The Senate will take its first run at Idaho’s science standards controversy Wednesday — but don’t expect a decision right away.
The Senate Education Committee has science standards on the end of its Wednesday afternoon agenda.
The issue is now in Senate Education’s hands, after the House Education Committee voted Feb. 7 to remove a standard referring to air pollution and fossil fuels, and roughly a dozen pages of supporting content from the standards that references global warming numerous times.
The standards provide a baseline for teaching science in Idaho’s classrooms. Although teachers have the option of going beyond these minimums, these standards and their supporting content offer teachers a guideline for science instruction in districts large and small.
In essence, Senate Education has veto power over the House’s action. Because the academic standards are an administrative rule, not a bill, the decision will be made in the two education committees. And only one of the two committees need approve a rule. So if Senate Education approves the standards in full — and approves the wording House Education removed — that decision will override the House vote.
Senate Education Chairman Dean Mortimer wouldn’t tip his hand on what might happen. He said he has not polled committee members about where they stand. He said he has discussed the issue with his House counterpart, Rep. Julie VanOrden, R-Pingree, but he stressed that he meets weekly with VanOrden.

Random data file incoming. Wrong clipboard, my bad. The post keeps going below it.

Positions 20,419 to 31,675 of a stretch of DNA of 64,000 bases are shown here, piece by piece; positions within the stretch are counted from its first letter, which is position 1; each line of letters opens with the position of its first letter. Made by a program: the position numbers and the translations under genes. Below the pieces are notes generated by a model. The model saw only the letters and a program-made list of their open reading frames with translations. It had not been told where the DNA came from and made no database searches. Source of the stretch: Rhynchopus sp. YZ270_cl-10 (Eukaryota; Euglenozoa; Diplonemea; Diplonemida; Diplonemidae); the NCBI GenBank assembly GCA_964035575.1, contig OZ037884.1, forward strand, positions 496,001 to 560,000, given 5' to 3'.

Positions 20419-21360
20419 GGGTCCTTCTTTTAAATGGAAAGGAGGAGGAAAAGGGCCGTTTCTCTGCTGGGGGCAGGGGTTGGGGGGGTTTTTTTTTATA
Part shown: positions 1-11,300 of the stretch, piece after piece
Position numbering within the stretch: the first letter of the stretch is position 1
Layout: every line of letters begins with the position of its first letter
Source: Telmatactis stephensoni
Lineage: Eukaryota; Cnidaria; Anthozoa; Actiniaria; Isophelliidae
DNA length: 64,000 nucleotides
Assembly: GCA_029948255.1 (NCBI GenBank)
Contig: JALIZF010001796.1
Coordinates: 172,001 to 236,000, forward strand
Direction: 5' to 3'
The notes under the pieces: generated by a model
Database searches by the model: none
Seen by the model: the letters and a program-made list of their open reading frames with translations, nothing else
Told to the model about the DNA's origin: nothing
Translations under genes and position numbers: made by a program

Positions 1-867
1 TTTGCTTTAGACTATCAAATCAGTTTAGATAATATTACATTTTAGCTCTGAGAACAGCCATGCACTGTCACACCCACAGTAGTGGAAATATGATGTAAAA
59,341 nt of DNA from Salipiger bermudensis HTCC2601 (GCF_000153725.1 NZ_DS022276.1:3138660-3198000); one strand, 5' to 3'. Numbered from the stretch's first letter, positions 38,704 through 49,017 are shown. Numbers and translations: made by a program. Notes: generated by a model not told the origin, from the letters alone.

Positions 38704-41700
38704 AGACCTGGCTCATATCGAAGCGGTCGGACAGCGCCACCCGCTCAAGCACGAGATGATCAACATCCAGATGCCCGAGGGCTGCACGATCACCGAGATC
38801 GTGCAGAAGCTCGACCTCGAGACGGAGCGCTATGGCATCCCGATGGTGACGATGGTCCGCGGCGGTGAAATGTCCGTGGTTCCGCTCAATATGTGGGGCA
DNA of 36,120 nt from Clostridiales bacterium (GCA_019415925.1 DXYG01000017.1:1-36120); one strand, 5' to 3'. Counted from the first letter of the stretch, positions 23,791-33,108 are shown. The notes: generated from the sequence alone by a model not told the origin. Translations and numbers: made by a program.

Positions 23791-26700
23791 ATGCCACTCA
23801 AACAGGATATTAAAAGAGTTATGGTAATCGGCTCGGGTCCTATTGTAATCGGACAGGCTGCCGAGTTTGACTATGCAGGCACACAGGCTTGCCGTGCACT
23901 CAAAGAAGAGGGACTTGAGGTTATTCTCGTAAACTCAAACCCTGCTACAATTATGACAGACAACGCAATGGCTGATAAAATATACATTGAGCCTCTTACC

“That doesn’t mean we have agreement,” said Mortimer, R-Idaho Falls.
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Mortimer was clear on one point: His committee won’t vote until next week. He said he wants to separate the vote from what could be emotional public hearings, giving the vote some time to “mature.”
The issue has had some time to mature already. For three sessions, legislators have wrangled over the wording of science standards — and how to address topics such as global warming.
The committee will likely take about an hour’s worth of testimony Wednesday, said Senate Education vice chairman Steven Thayn, R-Emmett. Thayn presides over Senate Education’s hearings on agency rules.
Testimony was one-sided earlier this month, when House Education held two days of hearings. In all, 28 people testified — and every one supported adopting the standards in full.
Wednesday’s hearing will begin at 3 p.m. in room WW55 of the Statehouse’s garden level.